Local Players Give FMCG Giants A Run For Their Money: Report

Local firms' penetration increased by 4 per cent in laundry bars and 13 per cent in washing powder compared to larger rivals' 0-3 per cent rise

In the September quarter, local and regional businesses reached up to 31 per cent more households in categories like detergent, soap, biscuits, and washing powder. This led to chief executives at leading consumer goods corporations pointing out the impact of smaller brands' comeback on their sales growth.

Latest data from market research firm Kantar shows that local firms' penetration increased 4 per cent in laundry bars and 13 per cent in washing powder compared to larger rivals' 0-3 per cent rise, according to a report by Economic Times.

Smaller businesses expanded by 31 per cent in the soap sector, while national brands had a meek 2 per cent gain. The largest packaged food category, biscuits, saw regional players increase by 22 per cent while larger corporations experienced growth of 10 per cent.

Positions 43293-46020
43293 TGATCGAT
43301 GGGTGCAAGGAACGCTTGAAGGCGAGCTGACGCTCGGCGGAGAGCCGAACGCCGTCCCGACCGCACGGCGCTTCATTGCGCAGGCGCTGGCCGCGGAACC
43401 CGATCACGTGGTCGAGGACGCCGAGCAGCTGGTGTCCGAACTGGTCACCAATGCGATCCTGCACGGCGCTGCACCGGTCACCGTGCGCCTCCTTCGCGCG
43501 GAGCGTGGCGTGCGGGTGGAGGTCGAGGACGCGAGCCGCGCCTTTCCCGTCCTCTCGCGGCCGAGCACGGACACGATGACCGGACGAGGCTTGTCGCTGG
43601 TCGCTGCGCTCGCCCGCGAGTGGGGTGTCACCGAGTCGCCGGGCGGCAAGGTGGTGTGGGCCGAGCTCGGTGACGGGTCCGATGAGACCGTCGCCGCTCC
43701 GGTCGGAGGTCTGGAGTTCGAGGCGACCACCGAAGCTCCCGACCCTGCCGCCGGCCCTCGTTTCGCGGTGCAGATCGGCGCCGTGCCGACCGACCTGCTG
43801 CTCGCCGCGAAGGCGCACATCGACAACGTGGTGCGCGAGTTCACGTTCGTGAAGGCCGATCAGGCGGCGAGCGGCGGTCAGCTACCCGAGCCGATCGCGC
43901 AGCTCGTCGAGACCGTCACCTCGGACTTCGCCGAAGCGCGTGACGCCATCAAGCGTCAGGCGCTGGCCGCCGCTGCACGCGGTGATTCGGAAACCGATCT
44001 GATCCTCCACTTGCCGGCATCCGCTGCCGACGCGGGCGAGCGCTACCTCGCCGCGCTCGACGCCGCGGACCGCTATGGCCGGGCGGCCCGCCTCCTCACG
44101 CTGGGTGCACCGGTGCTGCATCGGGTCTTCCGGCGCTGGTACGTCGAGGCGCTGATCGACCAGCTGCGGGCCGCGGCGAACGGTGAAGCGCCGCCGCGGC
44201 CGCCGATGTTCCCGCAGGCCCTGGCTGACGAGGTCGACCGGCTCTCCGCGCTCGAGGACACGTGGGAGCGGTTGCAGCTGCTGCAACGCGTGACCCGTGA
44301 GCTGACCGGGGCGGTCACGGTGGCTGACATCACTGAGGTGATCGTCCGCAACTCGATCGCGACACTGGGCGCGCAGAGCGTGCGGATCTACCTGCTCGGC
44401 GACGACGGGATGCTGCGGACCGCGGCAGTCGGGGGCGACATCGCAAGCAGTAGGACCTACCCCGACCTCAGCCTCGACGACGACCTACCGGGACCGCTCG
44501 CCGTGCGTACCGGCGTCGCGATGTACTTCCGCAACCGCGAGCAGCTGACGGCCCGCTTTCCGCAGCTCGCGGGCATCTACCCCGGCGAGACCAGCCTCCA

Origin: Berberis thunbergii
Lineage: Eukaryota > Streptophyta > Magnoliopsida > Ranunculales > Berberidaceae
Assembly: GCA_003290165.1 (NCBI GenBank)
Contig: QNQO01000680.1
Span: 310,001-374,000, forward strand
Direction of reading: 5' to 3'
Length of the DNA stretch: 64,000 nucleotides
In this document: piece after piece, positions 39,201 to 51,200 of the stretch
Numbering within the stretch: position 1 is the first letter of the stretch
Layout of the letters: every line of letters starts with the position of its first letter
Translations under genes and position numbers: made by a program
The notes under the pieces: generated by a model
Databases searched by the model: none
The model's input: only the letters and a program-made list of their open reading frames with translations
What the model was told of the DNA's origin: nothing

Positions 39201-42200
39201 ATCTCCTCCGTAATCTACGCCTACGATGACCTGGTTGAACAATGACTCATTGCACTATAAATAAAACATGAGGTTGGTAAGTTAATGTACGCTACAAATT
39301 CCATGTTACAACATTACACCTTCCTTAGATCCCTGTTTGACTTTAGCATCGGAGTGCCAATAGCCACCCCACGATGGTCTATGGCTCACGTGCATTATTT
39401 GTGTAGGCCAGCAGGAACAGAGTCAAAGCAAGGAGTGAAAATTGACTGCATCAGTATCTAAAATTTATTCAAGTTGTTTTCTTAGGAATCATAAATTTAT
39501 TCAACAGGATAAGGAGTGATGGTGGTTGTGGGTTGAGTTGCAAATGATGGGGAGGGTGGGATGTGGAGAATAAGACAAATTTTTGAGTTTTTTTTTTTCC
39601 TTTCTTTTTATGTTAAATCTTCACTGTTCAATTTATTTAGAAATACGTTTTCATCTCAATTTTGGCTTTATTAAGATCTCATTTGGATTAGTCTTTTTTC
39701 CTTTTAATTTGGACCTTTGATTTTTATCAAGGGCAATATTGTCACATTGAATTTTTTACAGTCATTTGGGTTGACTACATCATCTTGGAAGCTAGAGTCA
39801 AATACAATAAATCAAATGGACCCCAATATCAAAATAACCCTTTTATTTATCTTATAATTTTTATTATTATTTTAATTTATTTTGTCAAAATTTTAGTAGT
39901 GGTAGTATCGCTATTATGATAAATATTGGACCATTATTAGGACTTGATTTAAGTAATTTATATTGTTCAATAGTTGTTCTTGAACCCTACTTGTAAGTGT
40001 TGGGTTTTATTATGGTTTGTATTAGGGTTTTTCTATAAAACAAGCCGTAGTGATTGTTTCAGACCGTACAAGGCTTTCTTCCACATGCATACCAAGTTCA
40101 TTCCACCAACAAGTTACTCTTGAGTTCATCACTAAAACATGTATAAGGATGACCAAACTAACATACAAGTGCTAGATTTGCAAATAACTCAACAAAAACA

The pandemic-induced disruptions and consequent rise in the cost of essential raw materials compelled numerous companies to cease operations or reduce them.

However, declining commodity costs over the last two quarters have forced smaller regional businesses to increase their operations and lower their product pricing.

In order to pass on the benefits of decreased commodity prices, increase volumes, and compete with local competitors, Unilever really announced last month that it will lower product pricing in India in a few categories, including laundry and soaps.

Leading consumer product businesses have been losing market share to domestic products for a number of years, particularly in the areas of soaps, detergents, hair oil, tea, and biscuits. For example, the rusk industry has over 2,500 local rivals, but over 3,000 smaller or regional companies control nearly 40 per cent of the snacking market.

India's largest consumer products company, Hindustan Unilever, has stated that it is witnessing the comeback of small and regional brands. These brands had previously left the market due to high inflation.

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